Oxygen delivery, oxygen consumption and hemoglobin-oxygen affinity in acute myocardial infarction

Sumimoto, T.; Takayama, Y.; Iwasaka, T.; Sugiura, T.; Takeuchi, M.; Tarumi, N.; Takashima, H.; Inada, M.

American Journal of Cardiology 64(16): 975-979

1989


ISSN/ISBN: 0002-9149
PMID: 2816756
DOI: 10.1016/0002-9149(89)90793-5
Accession: 040897196

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Abstract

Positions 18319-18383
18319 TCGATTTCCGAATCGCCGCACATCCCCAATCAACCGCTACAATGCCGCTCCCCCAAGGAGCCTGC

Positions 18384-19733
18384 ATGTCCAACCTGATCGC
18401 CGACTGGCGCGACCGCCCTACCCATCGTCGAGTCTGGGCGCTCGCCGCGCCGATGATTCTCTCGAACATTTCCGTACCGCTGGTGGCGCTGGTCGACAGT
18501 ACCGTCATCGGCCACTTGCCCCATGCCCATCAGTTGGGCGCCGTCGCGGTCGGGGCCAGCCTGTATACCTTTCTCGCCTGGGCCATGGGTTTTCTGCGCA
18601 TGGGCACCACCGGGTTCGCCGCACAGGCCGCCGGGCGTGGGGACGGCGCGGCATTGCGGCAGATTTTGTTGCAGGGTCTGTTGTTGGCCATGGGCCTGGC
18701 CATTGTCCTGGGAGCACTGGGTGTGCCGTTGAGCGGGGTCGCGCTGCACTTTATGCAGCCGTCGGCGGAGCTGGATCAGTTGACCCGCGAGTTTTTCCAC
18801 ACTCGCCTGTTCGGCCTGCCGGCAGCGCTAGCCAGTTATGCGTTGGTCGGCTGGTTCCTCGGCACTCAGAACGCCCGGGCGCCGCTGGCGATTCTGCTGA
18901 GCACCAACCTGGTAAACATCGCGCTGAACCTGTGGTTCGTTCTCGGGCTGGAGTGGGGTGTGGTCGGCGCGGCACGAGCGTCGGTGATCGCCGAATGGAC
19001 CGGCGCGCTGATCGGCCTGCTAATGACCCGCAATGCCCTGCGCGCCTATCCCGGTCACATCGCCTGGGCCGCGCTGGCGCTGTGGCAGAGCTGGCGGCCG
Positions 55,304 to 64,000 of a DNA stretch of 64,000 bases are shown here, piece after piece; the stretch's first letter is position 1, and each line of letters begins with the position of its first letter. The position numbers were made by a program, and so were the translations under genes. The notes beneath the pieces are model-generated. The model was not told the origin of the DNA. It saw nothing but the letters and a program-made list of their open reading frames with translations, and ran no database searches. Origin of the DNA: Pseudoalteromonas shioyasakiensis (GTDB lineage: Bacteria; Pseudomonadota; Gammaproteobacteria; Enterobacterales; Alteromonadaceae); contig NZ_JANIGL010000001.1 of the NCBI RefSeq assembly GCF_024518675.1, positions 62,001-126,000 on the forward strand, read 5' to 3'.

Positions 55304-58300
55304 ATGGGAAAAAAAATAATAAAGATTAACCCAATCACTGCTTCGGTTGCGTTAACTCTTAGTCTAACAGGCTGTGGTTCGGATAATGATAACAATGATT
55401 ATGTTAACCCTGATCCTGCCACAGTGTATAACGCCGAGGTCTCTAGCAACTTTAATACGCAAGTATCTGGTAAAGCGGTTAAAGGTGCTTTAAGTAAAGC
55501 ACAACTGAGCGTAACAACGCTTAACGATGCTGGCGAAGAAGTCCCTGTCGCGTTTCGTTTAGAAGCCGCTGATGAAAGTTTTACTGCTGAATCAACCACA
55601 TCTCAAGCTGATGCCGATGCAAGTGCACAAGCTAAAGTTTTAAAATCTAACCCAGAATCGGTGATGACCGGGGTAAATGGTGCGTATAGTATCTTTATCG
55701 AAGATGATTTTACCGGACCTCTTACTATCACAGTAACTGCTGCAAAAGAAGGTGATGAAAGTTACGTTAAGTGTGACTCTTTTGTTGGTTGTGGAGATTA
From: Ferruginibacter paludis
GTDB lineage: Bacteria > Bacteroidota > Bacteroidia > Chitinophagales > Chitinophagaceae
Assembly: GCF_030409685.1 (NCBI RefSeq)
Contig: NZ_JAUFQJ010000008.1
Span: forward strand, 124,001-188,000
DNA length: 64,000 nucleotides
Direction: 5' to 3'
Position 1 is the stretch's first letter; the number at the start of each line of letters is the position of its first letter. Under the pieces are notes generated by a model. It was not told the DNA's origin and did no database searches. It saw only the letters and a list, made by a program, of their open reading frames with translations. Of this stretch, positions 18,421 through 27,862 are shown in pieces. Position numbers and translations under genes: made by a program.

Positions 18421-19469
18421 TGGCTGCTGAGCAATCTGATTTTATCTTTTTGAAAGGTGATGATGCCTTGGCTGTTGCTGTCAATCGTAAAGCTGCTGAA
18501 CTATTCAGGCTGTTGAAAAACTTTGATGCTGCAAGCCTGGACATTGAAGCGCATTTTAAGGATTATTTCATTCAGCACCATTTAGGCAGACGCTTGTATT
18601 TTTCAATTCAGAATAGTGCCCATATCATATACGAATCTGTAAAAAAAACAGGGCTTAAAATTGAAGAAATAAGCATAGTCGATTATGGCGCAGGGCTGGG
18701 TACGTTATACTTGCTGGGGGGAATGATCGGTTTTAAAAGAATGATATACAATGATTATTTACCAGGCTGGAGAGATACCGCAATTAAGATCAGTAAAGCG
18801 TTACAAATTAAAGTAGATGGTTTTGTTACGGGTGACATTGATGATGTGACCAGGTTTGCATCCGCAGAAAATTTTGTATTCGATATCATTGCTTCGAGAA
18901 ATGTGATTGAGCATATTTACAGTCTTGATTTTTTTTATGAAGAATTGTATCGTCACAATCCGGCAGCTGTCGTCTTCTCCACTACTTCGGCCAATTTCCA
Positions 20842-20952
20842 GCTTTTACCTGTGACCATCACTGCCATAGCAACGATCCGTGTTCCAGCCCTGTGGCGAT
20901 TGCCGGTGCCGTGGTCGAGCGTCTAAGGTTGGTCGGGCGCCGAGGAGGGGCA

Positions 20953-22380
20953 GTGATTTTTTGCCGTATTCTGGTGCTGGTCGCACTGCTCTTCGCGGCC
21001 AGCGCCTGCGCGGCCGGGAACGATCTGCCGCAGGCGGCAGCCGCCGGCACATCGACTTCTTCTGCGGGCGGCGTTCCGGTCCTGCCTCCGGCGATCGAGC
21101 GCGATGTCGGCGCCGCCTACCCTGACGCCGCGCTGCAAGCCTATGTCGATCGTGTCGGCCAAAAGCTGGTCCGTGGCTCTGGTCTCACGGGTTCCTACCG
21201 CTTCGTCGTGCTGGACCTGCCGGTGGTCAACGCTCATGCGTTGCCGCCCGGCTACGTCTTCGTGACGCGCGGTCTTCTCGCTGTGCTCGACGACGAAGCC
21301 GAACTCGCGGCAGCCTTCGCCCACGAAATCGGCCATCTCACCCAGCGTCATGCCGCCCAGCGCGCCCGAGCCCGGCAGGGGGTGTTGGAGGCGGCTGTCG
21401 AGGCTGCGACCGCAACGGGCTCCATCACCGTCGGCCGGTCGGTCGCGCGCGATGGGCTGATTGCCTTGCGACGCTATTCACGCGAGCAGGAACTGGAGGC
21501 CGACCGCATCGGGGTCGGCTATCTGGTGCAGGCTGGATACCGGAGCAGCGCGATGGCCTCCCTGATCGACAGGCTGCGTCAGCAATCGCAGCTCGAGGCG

The interrelations of oxygen delivery (DO2), oxygen consumption (VO2) and hemoglobin-oxygen affinity assessed by P50 were investigated in 43 patients with acute myocardial infarction. As DO2 declined due to low cardiac output, a significant decrease in VO2 (r = 0.75, p less than 0.001) and a significant increase in P50 (r = -0.74, p less than 0.001) were observed. In the DO2 range between 300 and 450 ml/min/m2, in which the DO2 of 32 survivors and 11 nonsurvivors overlapped, the P50 of nonsurvivors was significantly higher than that of survivors (31.5 +/- 1.6 vs 27.9 +/- 1.5 torr, p less than 0.001), but there were no significant differences in any other oxygen transport variable. As a result of differences in P50, VO2 in this range was significantly higher in nonsurvivors compared to survivors (169 +/- 17 vs 148 +/- 13 ml/min/m2, p less than 0.001). These data suggest that a normal or increased VO2 alone does not ensure survival in patients with acute myocardial infarction, and increased P50 leads to an increase in VO2. Nevertheless, the interpretation of an increased P50 in patients with acute myocardial infarction must be made with caution, even with adequate DO2 and VO2, because it may imply a precarious oxygen transport/requirement balance in peripheral tissue and, hence, a fatal outcome.